Woman on sofa with phone

Spring Cleaning Our Hearts & Minds

The average American spends over four hours a day on their smartphone. That’s a quarter of our waking hours. Read on to learn easy steps to reduce your average screen time with the goal of improving your productivity, relationships, and mental clarity.

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Addressing Our Phone Fixation

Woman on sofa with phone

As we move into this new season, our theme for April is Spring Cleaning—cleaning our hearts and minds of that which does not serve us well. We are asking ourselves, what small changes can we make to reduce the distractions, clutter, negative thought, bad habits, etc. that are affecting our ability to be our best selves? There are an endless number of “self-improvement” topics that we could focus on; but for this month’s blog we are going to explore one thing that, if we are being honest with ourselves, most of us are guilty of: a fixation with our phones.

“I feel overwhelmed.”
“I feel like I am not good enough.”
“I feel busy, but not productive.”
“I feel distracted.”
“I feel addicted.”

Raise your hand if any of these statements sound familiar. How often do these feelings relate back, in one way or another, to that shiny little computer that you carry in your pocket? Probably more often than you even realize.

The average American spends over four hours a day on their smart phone (a 30% increase from pre-pandemic days). That means we are spending a quarter of our waking hours staring at that little screen, totaling nearly two full months a year (yikes!). Over half of all Americans report feeling addicted to their phones and 70% check their phones within 10 minutes of waking in the morning. It’s also worth noting that seven out of every 10 minutes on a mobile device is spent on social media or a photo/video app.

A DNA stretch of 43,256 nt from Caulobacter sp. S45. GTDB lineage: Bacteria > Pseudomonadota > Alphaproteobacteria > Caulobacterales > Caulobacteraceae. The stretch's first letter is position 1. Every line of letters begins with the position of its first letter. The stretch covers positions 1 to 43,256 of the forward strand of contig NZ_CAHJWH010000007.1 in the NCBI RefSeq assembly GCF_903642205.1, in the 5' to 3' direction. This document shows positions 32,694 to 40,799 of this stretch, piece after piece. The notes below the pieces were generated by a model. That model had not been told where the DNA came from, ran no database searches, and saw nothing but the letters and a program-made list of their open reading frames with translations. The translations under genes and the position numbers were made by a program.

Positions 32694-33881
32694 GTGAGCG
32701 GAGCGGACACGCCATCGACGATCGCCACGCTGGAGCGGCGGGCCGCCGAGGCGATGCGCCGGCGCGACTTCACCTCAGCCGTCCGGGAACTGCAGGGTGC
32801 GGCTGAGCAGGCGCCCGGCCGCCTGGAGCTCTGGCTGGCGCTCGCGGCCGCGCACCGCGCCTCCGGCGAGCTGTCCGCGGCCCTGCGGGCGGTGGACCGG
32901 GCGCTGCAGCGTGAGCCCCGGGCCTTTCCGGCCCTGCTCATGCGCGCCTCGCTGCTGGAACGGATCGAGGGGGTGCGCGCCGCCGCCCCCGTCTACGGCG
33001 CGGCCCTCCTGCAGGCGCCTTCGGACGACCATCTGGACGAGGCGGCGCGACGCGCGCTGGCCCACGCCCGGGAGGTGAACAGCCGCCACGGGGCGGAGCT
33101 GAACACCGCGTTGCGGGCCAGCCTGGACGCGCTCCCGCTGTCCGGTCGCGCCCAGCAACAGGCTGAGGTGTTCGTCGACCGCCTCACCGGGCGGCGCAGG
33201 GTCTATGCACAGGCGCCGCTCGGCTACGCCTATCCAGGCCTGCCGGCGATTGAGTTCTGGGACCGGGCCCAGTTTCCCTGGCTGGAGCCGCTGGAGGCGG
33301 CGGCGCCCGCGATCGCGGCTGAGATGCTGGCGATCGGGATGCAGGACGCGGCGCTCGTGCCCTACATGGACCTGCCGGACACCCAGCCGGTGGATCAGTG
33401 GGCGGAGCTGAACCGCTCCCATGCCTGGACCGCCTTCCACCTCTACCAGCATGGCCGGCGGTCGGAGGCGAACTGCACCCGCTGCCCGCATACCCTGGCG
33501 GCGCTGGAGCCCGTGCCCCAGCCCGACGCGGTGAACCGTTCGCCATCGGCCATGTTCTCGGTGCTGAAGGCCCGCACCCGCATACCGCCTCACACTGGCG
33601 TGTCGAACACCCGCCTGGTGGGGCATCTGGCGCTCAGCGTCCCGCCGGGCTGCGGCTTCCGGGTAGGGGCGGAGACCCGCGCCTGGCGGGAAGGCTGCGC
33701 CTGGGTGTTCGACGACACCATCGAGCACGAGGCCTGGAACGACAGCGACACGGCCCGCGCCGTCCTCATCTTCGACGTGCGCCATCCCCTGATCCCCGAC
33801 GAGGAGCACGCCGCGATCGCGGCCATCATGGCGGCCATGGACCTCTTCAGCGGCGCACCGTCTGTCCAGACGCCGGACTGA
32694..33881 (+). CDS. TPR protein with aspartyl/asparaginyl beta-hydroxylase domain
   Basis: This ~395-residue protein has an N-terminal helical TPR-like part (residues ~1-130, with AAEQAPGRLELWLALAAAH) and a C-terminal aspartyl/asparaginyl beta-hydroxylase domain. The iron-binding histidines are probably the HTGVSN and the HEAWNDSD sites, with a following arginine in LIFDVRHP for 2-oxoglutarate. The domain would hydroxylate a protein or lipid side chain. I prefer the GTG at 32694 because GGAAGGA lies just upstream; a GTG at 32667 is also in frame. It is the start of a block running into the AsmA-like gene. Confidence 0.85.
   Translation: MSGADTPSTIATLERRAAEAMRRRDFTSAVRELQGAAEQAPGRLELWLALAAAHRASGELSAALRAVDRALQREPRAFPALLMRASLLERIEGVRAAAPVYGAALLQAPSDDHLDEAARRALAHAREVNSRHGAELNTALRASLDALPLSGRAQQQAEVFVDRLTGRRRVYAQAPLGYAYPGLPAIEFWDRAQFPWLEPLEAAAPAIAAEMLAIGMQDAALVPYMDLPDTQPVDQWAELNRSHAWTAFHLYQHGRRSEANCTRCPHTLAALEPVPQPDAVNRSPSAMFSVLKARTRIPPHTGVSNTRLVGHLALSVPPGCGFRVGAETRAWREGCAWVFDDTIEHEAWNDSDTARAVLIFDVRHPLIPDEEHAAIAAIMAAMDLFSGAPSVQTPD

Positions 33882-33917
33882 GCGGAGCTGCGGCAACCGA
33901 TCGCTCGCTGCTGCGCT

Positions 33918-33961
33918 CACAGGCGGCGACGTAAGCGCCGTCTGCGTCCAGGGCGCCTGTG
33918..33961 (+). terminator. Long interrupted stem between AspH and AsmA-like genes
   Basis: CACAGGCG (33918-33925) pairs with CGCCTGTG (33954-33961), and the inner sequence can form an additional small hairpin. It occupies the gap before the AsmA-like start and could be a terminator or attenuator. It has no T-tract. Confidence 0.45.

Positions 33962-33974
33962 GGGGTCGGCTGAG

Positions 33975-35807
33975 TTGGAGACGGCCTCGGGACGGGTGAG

Not all of the time spent on your phone is hurting you, of course. Using your phone to communicate is a necessary part of life and work. Phones keep us connected and informed (chances are, you are reading this blog from your phone right now). They can improve our efficiency, and they provide a lot of conveniences (hello ordering dinner from the palm of my hand). But when overused, smartphones can have a negative effect on our productivity, as well as our emotional well-being. Notification beeps hinder our focus, and comparisons on social media can trigger feelings of anxiety and inadequacy. All of that scrolling clutters our minds, affecting our sleep, our relationships, and our health.

So, now that we’ve admitted that we have a problem on our hands (literally), what do we do about it? Well, the good news is our phone use is a habit. And in the same way that habits can be formed, they can also be broken.



Steps to Reduce Your Average Screen Time

Below are eight easy tips for reducing your average screen time to improve your work, productivity, relationships and mental clarity.

  1.  Track your screen time. You can’t improve what you don’t measure. Fortunately, there are plenty of tools out there to monitor screen time and even block distracting websites. For example, the “Screen Time” feature on the iPhone provides you with daily and weekly reports of your device use, including: time spent on certain apps, how often you pick up your phone, and what apps send you the most notifications. Speaking of which…